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Roberts v. Roberts

During the oral argument on ObamaCare, the justice who most concisely destroyed the government’s argument that it was a “tax” was ... John Roberts.

by
Rick Richman

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July 3, 2012 - 12:00 am
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During the oral argument on ObamaCare, the justice who most concisely destroyed the government’s argument that it was a “tax” was … Chief Justice John Roberts.

Here was the colloquy between the chief justice and Solicitor General Donald Verrilli during the March 27, 2012 oral argument:

GENERAL VERRILLI: … it seems to me that not only is it fair to read this as an exercise of the tax power, but this Court has got an obligation to construe it as an exercise of the tax power, if it can be upheld on that basis.

CHIEF JUSTICE ROBERTS: Why didn’t Congress call it a tax, then?

GENERAL VERRILLI: Well –

CHIEF JUSTICE ROBERTS: You’re telling me they thought of it as a tax, they defended it on the tax power. Why didn’t they say it was a tax?

GENERAL VERRILLI: They might have thought, Your Honor, that calling it a penalty as they did would make it more effective in accomplishing its objectives. But it is in the Internal Revenue Code, it is collected by the IRS on April 15th. I don’t think this is a situation in which you can say –

CHIEF JUSTICE ROBERTS: Well, that’s the reason. They thought it might be more effective if they called it a penalty. [Emphasis added].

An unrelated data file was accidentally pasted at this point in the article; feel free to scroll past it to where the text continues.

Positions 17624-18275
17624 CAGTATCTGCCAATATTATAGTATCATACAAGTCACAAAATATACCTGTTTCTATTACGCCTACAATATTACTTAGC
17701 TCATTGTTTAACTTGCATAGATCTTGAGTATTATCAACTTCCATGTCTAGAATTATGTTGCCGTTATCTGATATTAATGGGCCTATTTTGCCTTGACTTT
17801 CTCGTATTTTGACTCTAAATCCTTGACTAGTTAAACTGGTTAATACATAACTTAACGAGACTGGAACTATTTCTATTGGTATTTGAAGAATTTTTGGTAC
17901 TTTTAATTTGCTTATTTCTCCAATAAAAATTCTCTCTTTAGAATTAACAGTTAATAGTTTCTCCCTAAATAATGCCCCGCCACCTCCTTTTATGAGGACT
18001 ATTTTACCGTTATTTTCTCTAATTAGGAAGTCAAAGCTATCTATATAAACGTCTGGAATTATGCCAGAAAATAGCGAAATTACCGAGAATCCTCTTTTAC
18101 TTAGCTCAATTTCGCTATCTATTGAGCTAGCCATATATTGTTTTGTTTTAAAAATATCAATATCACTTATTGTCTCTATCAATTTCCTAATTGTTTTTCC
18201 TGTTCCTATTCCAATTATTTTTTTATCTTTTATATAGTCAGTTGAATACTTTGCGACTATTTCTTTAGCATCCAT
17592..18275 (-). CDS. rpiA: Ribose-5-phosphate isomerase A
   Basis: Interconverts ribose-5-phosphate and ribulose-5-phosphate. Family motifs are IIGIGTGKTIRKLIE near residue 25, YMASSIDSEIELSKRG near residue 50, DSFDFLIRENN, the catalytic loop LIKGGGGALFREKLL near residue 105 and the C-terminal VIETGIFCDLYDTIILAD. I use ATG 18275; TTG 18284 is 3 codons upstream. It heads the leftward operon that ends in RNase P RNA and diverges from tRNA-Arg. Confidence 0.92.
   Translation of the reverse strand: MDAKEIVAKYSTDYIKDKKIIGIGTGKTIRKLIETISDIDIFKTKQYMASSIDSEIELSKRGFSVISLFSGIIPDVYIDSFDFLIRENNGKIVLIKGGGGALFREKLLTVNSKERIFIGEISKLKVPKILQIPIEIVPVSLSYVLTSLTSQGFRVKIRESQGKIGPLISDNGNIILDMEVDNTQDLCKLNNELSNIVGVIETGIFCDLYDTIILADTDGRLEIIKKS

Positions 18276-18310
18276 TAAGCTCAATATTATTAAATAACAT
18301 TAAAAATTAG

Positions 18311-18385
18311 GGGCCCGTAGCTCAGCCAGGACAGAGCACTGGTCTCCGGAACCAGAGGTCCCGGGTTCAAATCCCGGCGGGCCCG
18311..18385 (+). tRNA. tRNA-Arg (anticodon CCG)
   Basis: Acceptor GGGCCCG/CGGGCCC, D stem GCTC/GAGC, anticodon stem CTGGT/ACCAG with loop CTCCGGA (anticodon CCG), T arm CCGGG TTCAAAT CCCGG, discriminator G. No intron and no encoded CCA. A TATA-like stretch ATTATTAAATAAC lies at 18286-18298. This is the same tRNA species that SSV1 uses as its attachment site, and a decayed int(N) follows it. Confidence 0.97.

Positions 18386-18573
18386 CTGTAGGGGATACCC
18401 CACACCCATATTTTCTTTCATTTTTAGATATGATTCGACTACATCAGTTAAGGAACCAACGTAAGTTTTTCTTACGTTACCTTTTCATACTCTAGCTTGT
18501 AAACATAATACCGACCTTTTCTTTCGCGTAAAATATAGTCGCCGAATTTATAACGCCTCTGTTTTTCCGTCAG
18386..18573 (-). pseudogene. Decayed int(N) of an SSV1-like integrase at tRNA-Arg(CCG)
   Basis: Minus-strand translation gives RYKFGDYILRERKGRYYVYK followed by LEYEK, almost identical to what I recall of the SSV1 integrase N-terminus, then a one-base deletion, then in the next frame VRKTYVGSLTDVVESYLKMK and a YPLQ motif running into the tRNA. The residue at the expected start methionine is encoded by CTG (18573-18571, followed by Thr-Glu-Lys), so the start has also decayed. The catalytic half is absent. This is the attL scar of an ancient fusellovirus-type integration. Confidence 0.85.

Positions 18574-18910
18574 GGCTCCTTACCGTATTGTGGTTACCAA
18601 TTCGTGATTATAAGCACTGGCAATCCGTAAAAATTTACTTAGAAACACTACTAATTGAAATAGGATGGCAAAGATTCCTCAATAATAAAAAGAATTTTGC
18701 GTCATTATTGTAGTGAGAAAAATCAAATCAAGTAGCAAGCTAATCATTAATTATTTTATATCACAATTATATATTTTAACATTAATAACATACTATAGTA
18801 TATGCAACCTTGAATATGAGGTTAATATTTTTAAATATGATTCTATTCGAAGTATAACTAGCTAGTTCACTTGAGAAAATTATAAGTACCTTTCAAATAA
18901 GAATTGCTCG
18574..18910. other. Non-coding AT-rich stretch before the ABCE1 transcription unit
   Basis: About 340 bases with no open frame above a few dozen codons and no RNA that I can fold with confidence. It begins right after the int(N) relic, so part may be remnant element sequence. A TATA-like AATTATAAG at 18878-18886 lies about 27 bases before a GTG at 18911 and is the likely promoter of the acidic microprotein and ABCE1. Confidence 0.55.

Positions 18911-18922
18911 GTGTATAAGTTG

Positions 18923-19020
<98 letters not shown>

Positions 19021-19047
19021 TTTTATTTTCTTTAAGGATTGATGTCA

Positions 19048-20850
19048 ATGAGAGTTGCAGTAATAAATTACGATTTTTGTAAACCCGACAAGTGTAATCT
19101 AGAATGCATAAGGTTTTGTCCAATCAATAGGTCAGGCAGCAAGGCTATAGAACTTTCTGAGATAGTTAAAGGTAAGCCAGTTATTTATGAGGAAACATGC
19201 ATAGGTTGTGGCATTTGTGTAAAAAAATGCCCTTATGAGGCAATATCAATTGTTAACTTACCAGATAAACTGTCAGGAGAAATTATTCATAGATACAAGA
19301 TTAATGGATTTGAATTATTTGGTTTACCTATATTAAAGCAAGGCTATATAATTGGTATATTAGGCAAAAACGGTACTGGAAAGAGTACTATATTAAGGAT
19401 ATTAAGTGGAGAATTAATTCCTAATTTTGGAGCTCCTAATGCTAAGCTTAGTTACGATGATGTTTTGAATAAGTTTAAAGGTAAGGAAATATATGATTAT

In his eventual opinion, the chief justice concluded that what Congress expressly, purposely, and repeatedly called a “penalty” (not a “tax”), to be imposed on those who did not comply with the legislative mandate that they “shall” obtain insurance, could fairly be read as a tax — even though a tax  is neither what Congress called it nor intended it to be — and thus within the Constitutional power to levy taxes. As an old law school professor used to say, I get it all except the “thus.”

Henceforth law professors will have to teach their students that the Constitutional provision allowing Congress to levy taxes includes not only (1) the power to levy taxes on things you do, income you earn, or other activities, but also (2) a judicially created power to levy “shared responsibility payments” on commerce you don’t engage in. This is an argument that all five appellate courts that considered the argument on the merits before it reached the Supreme Court rejected (one appellate court ruled it was a “tax” for purposes of the Anti-Injunction Act and dismissed the case without reaching the merits of any Constitutional question).

Writing for the Court, the chief justice held that the “shared responsibility payment” is a tax, even though Congress repeatedly called it a “penalty” in the law; went out of its way not to label it a tax; and had ObamaCare supporters, from the president on down, repeatedly deny it was a tax while the legislation was being considered — only to turn around and argue in court that a tax is what it was. Now that the chief justice has held it was a tax, the administration is again denying it was a tax.

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